Hannah Bunce Watson

Hannah Bunce Watson

Induction Category:
Business & Labor

Born: 1750

Died: 1807

Inducted: 1994

Town: Hartford

Hannah Bunce Watson became the publisher of The Connecticut Courant at a remarkable moment in American history. The year was 1777, George Washington was not yet President, and Jonathan Trumbull was governor of Connecticut. A fledgling nation was emerging, and its patriots needed to know what was going on in the world. Boston papers had been shut down by the British, and in New York only Tory papers were being published. The Courant, then the oldest and largest newspaper in the colonies (8,000 circulation), was the only one that could keep them informed.

It was in December of that year that the young owner/publisher, Ebenezer Watson, took sick and died of smallpox. His widow, Hannah, already burdened with the care of five children under the age of 7, was catapulted into a job for which she was ill-equipped. In desperation, she admitted to partnership George Goodwin who, at age 20, was already a 12-year veteran of The Courant.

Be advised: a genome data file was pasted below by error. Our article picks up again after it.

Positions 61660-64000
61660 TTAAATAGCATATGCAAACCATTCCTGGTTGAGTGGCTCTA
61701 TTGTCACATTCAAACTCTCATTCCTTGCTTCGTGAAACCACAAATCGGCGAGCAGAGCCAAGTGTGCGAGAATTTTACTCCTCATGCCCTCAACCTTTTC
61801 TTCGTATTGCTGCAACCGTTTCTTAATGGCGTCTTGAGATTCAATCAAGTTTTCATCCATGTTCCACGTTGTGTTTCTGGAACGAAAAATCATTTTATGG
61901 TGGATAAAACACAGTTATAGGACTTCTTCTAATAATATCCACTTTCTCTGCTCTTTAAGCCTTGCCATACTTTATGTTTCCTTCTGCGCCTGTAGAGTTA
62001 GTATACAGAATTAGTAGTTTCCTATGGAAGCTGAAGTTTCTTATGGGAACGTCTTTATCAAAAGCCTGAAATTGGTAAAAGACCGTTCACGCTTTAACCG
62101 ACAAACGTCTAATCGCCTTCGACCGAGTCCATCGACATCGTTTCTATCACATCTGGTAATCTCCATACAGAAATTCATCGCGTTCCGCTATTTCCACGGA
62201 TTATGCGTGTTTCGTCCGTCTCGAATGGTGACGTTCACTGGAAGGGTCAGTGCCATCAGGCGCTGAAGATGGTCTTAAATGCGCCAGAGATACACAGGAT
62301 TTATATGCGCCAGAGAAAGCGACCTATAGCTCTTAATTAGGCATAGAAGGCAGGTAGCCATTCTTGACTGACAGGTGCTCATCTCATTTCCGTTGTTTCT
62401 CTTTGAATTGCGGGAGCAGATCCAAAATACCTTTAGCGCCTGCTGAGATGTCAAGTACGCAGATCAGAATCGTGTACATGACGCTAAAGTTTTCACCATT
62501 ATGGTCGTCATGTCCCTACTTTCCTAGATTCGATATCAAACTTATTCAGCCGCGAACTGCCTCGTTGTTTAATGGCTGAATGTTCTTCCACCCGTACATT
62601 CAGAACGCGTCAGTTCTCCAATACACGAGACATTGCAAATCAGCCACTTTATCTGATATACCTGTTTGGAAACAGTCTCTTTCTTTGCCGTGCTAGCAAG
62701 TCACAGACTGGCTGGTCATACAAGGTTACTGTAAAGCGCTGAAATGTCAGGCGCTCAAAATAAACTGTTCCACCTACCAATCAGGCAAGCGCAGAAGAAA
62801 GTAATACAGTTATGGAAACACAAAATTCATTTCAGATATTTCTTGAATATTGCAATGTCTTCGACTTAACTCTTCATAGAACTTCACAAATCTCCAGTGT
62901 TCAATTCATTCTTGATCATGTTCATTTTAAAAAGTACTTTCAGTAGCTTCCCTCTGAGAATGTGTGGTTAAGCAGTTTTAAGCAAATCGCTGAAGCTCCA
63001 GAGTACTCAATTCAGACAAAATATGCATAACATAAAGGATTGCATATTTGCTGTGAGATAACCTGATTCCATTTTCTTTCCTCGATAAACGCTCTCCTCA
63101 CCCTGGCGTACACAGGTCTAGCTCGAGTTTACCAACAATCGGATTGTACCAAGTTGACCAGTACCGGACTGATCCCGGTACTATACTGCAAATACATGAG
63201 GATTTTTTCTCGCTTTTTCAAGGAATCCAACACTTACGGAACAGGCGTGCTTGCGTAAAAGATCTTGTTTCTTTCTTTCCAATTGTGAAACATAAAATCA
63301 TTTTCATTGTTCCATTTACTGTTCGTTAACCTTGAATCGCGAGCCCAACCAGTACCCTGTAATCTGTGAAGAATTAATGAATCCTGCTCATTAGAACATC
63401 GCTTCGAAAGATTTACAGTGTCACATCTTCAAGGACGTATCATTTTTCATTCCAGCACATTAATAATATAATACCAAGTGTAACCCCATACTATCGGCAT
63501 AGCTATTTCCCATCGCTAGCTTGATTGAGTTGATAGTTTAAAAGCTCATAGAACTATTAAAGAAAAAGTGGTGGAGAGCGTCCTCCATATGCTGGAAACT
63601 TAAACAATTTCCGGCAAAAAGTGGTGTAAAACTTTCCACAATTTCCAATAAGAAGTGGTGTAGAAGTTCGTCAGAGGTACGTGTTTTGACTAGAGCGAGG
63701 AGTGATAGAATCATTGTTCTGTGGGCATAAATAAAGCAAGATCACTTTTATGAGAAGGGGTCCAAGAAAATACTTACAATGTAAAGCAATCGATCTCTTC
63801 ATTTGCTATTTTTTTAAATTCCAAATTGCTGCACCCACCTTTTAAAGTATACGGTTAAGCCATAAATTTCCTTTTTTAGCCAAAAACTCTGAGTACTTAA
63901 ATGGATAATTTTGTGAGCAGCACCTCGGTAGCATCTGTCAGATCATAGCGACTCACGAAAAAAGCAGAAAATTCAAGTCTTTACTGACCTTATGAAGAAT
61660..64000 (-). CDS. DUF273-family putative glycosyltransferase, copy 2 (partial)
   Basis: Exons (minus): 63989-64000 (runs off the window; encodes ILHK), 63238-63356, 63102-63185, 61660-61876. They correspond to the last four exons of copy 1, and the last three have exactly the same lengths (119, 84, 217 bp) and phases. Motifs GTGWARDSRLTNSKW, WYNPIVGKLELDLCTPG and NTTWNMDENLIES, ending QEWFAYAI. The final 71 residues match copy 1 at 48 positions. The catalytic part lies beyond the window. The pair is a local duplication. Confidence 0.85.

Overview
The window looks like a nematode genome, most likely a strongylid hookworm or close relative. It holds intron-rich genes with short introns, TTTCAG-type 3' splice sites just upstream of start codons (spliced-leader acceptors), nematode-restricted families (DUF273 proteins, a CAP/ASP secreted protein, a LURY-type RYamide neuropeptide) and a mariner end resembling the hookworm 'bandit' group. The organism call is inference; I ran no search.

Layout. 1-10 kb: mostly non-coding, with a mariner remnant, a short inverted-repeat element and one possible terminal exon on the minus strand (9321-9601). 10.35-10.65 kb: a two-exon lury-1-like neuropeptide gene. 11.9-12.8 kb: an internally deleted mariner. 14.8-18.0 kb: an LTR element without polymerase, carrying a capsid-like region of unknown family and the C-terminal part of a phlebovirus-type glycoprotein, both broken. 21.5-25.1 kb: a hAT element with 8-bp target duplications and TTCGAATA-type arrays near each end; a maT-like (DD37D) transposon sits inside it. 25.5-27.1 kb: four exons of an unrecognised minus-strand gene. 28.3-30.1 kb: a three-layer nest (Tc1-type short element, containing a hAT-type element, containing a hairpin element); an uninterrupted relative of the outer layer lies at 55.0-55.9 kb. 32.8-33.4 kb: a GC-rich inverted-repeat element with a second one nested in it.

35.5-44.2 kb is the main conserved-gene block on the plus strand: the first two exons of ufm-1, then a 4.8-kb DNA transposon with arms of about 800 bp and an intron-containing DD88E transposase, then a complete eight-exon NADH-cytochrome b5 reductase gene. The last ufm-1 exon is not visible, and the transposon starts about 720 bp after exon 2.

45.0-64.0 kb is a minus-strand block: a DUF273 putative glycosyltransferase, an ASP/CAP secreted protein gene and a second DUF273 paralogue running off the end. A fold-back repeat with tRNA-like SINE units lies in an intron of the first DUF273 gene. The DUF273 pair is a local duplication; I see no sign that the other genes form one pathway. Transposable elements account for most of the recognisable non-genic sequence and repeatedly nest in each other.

Within a month, a second disaster struck: Tory supporters set fire to the mill that provided printing paper to The Courant and writing paper to the state. In a joint statement, Hannah Watson and George Goodwin announced the imminent demise of the Courant, its last issue to be on February 3, 1778. Then in a last-ditch effort, Watson and Sarah Ledyard, co-owners of the mill, appealed to the Connecticut Assembly for help. Within hours, the Assembly authorized the establishment of a state-wide lottery to rescue the paper. The lottery was a success and the mill rebuilt. The Courant never missed an issue—to this day, a proud boast. Hannah Watson later remarried, and under her leadership the Connecticut Courant (which became a daily in 1837 called the Hartford Courant) focused on issues related to temperance, cleanliness and scientific stories.


During This Time
1640 - 1799: A New World Colony & its Revolution